Santa Maria College

JURASSIC PARK – In Miniature

October 5th-9th 2009

Mentors: Benedicta Arhatari, Corey Putkunz, Andrew Peele


X-rays are invisible light waves that have more energy than visible light. We use them to take pictures of our teeth and bones. But did you know that they can be used to take pictures of many other things to understand the structure of objects. X-rays can be used to take pictures of hard materials like metal and also soft materials like biological tissue. Why are they so versatile? X-rays can be high or low energy (like visible light has different colours which represent different energies) and this means that they can be used to visualize (image) the surface or the inside of objects.



The X-rays that penetrate through a very thin objects are low energy and the ones that penetrate through a heavy thick objects are high energy. X-rays can be produced by various instruments such as: X-ray machines, very hot objects in the universe, the synchrotron. X-rays are high energy light given off by very fast moving particles like electrons. X-ray machines have filaments that emit and X-rays. Other machines like the synchrotron has a big circular tube in which electrons are accelerated and at given points around the ring/tube they give off X-rays of various energies, which are used by scientists. The scientists at the synchrotron build end stations at various points around the ring and this is where they harness the x-rays to use in their experiments. Laboratory sources of X-rays such as the X-ray micro-computed tomography machine are very useful but do not produce the bright energy x-rays such as the synchrotron (but it is less expensive to use than the synchrotron).

X-rays have a higher energy than visible light but depending on the source producing the X-rays can have relatively high or low energy. High energy x-rays go right through an object like the ones at the dentist and so show regions of high and low density. Low energy x-rays only penetrate a small distance into objects and these can be used to study the surface properties of substances. To use high energy x-rays the synchrotron is needed but it is very expensive and sometimes difficult to set up experiments on the ‘end stations’ at synchrotrons. It is therefore necessary to use more conventional x-ray sources to do experiments to visualize structures.


Fossils can be of various types; castes, moulds or mineralisation where all organic content has been replaced by rock, and there can be fossils that may have some organic content remaining such as amber fossils containing insects, small vertebrate animals or plants. Simple photographs can be taken of these animal/plant remains but to cut the amber open would destroy the structure of these fossils and so would be of little value. It is in the structure of the animal and plant remains that palaeontologists learn about the organism and can work out how living things looked, lived and were related to one another. To get information about fossils in amber without destroying the fossil is very important. Having more information about living things in the past helps us to better understand the evolution of life on Earth.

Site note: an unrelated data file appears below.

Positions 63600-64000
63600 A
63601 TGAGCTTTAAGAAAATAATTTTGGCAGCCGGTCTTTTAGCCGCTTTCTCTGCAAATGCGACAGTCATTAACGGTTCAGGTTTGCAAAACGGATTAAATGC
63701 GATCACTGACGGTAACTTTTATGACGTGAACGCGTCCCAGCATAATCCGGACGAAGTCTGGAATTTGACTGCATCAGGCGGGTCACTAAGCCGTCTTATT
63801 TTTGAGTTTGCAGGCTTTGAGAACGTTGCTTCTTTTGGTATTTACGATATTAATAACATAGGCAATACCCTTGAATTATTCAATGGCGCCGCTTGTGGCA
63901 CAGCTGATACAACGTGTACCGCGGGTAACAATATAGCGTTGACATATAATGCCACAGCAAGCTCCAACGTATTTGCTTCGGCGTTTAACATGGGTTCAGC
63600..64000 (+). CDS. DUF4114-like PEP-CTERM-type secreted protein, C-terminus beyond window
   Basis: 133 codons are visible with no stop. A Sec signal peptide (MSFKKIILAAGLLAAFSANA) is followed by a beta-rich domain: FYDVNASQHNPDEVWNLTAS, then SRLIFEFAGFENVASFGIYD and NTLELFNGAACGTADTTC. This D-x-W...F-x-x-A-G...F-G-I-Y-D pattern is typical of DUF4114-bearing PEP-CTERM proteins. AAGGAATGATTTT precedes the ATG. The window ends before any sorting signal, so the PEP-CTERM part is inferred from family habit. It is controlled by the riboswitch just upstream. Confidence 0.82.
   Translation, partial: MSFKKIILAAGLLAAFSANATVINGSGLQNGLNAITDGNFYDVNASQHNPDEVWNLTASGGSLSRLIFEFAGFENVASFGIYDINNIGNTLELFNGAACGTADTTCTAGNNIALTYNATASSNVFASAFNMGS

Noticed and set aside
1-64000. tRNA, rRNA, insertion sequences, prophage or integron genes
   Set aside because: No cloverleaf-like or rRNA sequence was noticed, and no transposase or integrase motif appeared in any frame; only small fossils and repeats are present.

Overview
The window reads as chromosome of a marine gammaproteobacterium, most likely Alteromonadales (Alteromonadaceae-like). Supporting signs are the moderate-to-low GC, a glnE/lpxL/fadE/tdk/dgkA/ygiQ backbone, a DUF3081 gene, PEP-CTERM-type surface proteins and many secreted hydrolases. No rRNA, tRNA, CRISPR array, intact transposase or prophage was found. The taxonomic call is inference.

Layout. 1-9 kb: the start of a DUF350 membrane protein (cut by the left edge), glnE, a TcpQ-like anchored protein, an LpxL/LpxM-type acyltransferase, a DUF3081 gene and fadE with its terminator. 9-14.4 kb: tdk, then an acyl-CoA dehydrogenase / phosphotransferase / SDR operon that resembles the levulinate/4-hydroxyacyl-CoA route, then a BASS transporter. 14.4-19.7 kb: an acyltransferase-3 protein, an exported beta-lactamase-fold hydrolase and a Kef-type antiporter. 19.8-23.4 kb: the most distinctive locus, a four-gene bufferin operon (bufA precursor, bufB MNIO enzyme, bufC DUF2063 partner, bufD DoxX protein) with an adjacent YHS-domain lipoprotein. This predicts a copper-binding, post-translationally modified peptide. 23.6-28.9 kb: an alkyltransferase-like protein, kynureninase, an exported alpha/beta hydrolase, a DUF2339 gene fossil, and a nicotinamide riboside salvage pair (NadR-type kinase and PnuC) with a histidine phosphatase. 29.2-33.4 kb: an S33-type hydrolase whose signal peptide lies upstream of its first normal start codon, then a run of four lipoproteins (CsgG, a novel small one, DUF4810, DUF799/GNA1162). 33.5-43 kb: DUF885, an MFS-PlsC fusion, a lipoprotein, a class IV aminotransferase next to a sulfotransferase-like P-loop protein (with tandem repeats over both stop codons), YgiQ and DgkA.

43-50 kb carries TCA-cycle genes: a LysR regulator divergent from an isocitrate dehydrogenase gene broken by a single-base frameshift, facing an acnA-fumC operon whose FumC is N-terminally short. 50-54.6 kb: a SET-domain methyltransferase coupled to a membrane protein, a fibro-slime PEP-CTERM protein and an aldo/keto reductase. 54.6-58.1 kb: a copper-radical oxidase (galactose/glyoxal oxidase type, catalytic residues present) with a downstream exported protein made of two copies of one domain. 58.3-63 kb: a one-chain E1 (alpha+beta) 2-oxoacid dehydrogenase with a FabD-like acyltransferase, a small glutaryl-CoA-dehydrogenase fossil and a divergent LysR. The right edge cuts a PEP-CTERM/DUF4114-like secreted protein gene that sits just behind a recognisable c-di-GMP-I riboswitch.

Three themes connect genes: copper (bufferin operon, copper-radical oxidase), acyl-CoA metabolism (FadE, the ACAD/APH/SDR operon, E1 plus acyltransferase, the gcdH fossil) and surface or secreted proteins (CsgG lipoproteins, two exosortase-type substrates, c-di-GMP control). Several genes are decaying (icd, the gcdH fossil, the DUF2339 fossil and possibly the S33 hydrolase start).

Student Itinerary

Monday 5th Oct 2009

9.30 am

Introduction to Department and research-specific to CXS and other.

Location: Physical Sciences 1 Blg., room 221

Mentors: Paul Pigram (Welcome), David Hoxley (tour)

11.00 -12.30am

Intro talk by Corey Putkunz

Location: Physical Sciences 1 Blg., room 221

Intro to the XCT lab by Benedicta Arhatari

Location: Physical Sciences 1 Blg., room 107 (XCT lab)

1.30 – 5pm

Data acquisition

Location: Physical Sciences 1 Blg., room 107 (XCT lab)

Intro to computer Lab followed Student Research and Discussion

Location: Computer Lab

Tuesday 6th Oct 2009

9:00 am

Australian Synchrotron Visit

Location: Clayton

Jonothan DeBooy & Brian O’Riely (teacher)

11:00 am

Travel to LaTrobe Campus

Students brainstorm the experimental run for tomorrow.


Data analysis + Student Research

Location: Computer Lab

Thursday 8th Oct 2009


Overview of the CXS center

Mentor: Prof Andrew Peele –Brainstorm

Discuss results, what have students done, what else do they suggest. The questions for the way forward.


Students’ discussion and preparation of article and presentation.

Location: Library

Friday 9th Oct 2009


Student Preparation - Time for Talk

Location: Library, Preparation for presentation

2:00 pm

Student Presentation

Location: Seminar Room 221

Student Presentation


Research Report


Dear Dr. Barone-Nugent,

Thank-you for allowing me to have the opportunity to attend the conference. It was so interesting to hear what the scientists and PHD students have achieved. I would love to come again next year.

What I thought was most important about the program:

The Growing Tall Poppies was an important program. Not only did it help me explore my own capabilities, explore new interests in the field of Physics and explore science outside the classroom but it also has demonstrated the importance of working collaboratively in a team. The Growing Tall Poppies program revealed the importance of science in todays society and has inspired me to continue to study science.

Hope you have a Merry Christmas and a Happy New Year.

Best Regards